With no details anywhere, other than a video posted on Vimeo, a French company called HXR is about to release a transmission for enduro riding. Designed as the opposite of current systems, the HXR fixes the cassette position to the rear hub so that it cannot freewheel, and then allows the chainrings on the crank to freewheel around the crank arm. It may sounds confusing, but its pretty simple, basically nothing changes about how you ride the bike, except the drivetrain never stops moving while the bike is moving.
This can possibly give some advantages such as being able to shift while coasting, so that you could drop a few gears while going through a corner, and come out strong. That seems to be the idea HXR is going after since they are aiming this product at the emerging Enduro market.
While the good idea is there, it is actually nothing new. Schwinn made a series of bikes in the 1970’s that did exactly the same thing. If you have ever ridden one of those bikes, you would know that it is actually kinda novel when it is working properly. But if it derails, chainsucks, or jams a shift, the bike can come to a very abrupt, skidding halt. This could be a huge concern for modern mountain bikes, where a chain lodged between the tire and carbon chainstay, yet being pulled by the full momentum of a moving bike could destroy a bike in seconds.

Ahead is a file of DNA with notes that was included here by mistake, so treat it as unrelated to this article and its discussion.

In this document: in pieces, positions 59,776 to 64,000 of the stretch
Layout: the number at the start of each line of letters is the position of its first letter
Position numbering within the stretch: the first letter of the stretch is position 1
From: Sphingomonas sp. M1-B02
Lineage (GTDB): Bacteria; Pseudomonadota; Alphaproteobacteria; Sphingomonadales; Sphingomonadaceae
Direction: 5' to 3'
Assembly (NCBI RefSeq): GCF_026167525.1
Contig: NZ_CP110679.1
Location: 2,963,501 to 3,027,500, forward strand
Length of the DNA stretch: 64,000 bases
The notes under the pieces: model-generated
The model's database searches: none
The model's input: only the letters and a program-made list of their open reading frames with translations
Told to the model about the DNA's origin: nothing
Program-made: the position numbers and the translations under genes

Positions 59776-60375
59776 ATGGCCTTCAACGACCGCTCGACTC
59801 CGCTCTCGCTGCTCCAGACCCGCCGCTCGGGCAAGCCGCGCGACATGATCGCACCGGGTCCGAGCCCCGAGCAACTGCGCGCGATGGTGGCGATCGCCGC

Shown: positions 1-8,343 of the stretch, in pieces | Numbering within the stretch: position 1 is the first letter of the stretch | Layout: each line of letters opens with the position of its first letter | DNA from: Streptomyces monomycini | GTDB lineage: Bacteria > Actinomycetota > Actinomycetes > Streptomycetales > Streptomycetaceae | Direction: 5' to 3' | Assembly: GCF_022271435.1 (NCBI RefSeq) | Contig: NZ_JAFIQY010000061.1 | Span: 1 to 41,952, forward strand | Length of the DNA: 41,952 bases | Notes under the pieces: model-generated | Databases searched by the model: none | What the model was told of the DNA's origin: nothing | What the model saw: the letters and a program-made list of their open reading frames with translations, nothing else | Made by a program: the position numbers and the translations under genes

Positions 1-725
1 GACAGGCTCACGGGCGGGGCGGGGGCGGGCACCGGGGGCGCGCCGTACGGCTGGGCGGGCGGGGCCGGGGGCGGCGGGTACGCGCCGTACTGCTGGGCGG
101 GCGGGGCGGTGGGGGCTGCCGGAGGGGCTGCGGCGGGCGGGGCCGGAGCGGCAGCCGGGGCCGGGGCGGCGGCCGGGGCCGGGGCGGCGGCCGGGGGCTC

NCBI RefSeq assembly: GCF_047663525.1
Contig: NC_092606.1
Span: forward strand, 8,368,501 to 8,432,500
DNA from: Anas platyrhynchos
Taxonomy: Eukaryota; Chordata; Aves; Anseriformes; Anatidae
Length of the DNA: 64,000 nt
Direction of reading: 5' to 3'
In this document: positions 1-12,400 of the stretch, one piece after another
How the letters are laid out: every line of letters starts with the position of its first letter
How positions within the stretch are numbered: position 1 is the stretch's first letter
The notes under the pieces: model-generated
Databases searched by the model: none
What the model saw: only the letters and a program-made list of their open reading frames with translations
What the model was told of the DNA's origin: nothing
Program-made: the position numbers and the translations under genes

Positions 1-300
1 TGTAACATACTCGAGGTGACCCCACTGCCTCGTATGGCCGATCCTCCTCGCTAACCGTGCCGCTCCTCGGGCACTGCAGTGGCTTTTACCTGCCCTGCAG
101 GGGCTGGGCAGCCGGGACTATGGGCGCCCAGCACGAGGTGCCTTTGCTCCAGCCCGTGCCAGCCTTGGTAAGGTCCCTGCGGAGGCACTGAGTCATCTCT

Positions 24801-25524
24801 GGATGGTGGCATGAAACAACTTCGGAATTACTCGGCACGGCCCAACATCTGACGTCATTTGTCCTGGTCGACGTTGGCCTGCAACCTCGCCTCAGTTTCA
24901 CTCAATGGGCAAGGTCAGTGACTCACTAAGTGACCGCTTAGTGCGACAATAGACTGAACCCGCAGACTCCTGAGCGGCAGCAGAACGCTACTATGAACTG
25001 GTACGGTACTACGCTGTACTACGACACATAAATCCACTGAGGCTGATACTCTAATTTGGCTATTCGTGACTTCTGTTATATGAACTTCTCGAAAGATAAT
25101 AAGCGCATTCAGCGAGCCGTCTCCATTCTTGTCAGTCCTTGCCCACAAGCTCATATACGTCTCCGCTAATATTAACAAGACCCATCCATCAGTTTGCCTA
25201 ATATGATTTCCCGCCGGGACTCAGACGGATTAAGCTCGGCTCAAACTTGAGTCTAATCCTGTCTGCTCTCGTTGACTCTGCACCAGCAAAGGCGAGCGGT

We will have to wait and see all the details when they fully release it in the near future. Jump past the break to see the drivetrain in action…
One of the benefits to the design could be less unsprung weight since the hub no longer needs the freehub mechanism. It looks like HXR might be taking that to the extreme with a machined hub shell with large lightening holes. Let’s hope the bearings have excellent seals.
As promised, the Schwinn freewheel crank from Youtube user micycle01. Freewheel cranks are also popular on trials bikes, though typically single speed.